The potential studies in endocannabinoid research are diverse, amazing, falsifiable, and easy to design. Given the likelihood the Donald Trump administration will continue to reinforce the ban on research of phytocannabinoids and given the fact that the endocannabinoids act on various brain receptors in the same way, an argument could be made that research of the endocannabinoids could be considered the most compelling area of study for a biomolecular psychologist to pursue.
With it being difficult to provide evidence of the medical benefits of cannabis, it’s fair to say that from a personal experience, switching from opiates to medical cannabis had a huge impact.
There were times when I was on the opiates when I couldn’t engage in a coherent conversation. The stroke certainly caused some damage to my brain, but this damage was mitigated through my ingestion of cannabinoid molecules. It’s interesting to note that that the United States owns the patent for using the cannabinoid molecules to treat damage caused by strokes, so I guess I owe them some money.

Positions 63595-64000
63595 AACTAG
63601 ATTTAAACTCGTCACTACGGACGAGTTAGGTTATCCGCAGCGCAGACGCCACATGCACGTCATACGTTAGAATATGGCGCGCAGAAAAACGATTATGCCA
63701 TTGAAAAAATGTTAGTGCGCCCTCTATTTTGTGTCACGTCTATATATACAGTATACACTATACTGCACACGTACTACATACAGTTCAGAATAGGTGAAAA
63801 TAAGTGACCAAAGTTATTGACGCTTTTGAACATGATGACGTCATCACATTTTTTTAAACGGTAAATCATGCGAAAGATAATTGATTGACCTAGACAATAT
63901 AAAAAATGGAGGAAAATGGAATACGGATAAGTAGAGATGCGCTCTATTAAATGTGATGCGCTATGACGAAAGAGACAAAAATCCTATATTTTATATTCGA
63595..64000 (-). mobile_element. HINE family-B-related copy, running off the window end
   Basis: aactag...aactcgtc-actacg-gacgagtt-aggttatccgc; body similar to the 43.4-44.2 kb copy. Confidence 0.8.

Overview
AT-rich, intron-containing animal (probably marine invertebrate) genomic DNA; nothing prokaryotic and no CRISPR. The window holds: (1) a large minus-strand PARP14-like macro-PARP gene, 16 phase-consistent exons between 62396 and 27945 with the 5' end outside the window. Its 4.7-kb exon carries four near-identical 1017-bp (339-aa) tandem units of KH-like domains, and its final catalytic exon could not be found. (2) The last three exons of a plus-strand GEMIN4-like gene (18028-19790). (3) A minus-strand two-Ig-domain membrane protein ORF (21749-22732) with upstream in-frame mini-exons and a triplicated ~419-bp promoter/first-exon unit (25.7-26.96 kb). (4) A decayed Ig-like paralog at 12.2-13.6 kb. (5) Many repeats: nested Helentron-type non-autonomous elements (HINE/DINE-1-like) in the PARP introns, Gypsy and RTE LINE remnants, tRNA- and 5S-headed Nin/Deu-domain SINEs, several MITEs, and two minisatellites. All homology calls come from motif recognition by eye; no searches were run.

You have been researching endocannabinoids in great detail. Have you used this as a loophole to research deeper?
This is an interestingly phrased question, and you are on the right track. Researching the endocannabinoids allows me to research the phytocannabinoids because they are essentially the same molecule in the sense that both the endocannabinoids and phytocannabinoids act on the receptors in the same ways. The only difference is one is produced by the vertebrate body, and one is produced by the cannabis plant. This difference becomes extremely important when you begin to discuss legalities. In 1971, President Richard Nixon, in the midst of the Watergate Scandal, declared war on cannabis and banned research on the phytocannabinoids. I realized early on that the best method of getting around this nonsense was to research the endocannabinoids. This can be accomplished without worrying because it is basic research on the molecules the human body produces naturally, but those are also essentially the same molecules that the cannabis plant produces naturally. Those molecules are called phytocannabinoids. Don’t ask me about how two totally disparate species evolved such a perfectly symbiotic relationship because the whole idea simply baffles me.